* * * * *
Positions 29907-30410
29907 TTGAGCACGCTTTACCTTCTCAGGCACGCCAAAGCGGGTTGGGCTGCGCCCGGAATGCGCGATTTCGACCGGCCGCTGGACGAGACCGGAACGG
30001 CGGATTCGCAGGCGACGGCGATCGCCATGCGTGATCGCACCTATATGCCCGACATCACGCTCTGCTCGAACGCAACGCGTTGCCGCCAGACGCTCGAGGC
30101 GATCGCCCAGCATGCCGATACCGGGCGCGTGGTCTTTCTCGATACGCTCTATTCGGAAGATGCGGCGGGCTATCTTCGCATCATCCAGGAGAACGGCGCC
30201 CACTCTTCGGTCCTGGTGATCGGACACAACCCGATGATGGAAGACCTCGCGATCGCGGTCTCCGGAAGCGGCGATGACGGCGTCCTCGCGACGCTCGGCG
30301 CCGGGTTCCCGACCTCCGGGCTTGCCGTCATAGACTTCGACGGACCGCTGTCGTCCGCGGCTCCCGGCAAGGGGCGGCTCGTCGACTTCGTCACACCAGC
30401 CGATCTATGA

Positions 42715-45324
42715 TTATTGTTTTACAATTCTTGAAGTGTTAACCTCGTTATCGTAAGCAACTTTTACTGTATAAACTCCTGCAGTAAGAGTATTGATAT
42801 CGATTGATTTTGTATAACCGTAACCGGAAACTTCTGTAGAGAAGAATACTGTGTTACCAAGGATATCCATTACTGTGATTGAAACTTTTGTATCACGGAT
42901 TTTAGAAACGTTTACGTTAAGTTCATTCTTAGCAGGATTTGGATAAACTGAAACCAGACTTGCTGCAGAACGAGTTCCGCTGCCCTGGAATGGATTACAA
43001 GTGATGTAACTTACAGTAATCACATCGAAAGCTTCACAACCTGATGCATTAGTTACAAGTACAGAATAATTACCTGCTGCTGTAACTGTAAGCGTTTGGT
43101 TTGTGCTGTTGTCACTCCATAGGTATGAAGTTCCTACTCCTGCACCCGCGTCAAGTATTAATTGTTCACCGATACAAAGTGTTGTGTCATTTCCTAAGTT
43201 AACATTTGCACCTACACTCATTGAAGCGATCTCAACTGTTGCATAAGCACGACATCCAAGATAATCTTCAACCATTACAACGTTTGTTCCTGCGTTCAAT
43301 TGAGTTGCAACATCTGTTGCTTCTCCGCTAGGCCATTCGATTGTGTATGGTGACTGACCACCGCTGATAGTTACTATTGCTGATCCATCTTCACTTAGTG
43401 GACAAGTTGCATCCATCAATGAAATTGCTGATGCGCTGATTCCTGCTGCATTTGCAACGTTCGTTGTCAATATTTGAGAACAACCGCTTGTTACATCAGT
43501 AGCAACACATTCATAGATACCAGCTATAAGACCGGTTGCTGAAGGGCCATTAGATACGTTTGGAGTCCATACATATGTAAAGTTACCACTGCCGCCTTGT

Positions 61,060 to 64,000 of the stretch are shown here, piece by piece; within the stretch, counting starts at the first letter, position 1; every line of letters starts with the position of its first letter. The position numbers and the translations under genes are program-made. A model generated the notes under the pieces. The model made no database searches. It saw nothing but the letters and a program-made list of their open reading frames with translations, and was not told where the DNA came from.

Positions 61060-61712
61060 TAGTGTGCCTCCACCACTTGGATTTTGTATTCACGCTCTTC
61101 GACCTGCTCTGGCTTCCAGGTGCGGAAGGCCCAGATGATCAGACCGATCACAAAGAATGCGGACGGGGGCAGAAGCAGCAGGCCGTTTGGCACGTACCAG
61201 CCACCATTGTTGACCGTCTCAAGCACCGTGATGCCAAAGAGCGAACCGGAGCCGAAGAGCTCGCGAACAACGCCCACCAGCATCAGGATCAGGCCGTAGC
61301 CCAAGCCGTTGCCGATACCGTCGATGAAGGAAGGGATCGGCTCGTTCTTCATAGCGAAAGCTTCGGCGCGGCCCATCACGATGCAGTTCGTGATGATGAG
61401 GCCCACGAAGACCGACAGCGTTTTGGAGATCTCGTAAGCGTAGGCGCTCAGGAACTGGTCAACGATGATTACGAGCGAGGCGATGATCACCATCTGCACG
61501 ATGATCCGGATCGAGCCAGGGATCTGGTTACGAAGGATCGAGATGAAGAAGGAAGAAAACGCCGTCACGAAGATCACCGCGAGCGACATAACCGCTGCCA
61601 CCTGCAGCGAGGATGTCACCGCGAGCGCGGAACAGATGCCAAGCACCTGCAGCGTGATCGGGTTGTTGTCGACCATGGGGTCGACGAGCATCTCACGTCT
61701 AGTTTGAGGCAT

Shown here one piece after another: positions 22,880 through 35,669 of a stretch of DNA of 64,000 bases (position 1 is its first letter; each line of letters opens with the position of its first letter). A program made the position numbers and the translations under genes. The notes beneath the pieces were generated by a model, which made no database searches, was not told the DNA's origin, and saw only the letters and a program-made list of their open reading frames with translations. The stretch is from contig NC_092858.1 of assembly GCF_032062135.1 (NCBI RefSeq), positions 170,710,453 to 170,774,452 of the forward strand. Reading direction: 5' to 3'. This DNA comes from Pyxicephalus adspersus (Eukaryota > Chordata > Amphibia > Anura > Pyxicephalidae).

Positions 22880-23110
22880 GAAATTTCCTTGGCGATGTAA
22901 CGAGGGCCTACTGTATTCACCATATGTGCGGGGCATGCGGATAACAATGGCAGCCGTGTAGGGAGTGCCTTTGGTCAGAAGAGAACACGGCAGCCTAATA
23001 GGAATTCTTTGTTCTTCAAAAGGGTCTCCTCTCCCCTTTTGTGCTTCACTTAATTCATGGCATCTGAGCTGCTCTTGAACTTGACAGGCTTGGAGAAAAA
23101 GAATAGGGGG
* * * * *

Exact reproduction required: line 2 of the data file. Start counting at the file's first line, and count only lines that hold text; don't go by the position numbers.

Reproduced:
29907 TTGAGCACGCTTTACCTTCTCAGGCACGCCAAAGCGGGTTGGGCTGCGCCCGGAATGCGCGATTTCGACCGGCCGCTGGACGAGACCGGAACGG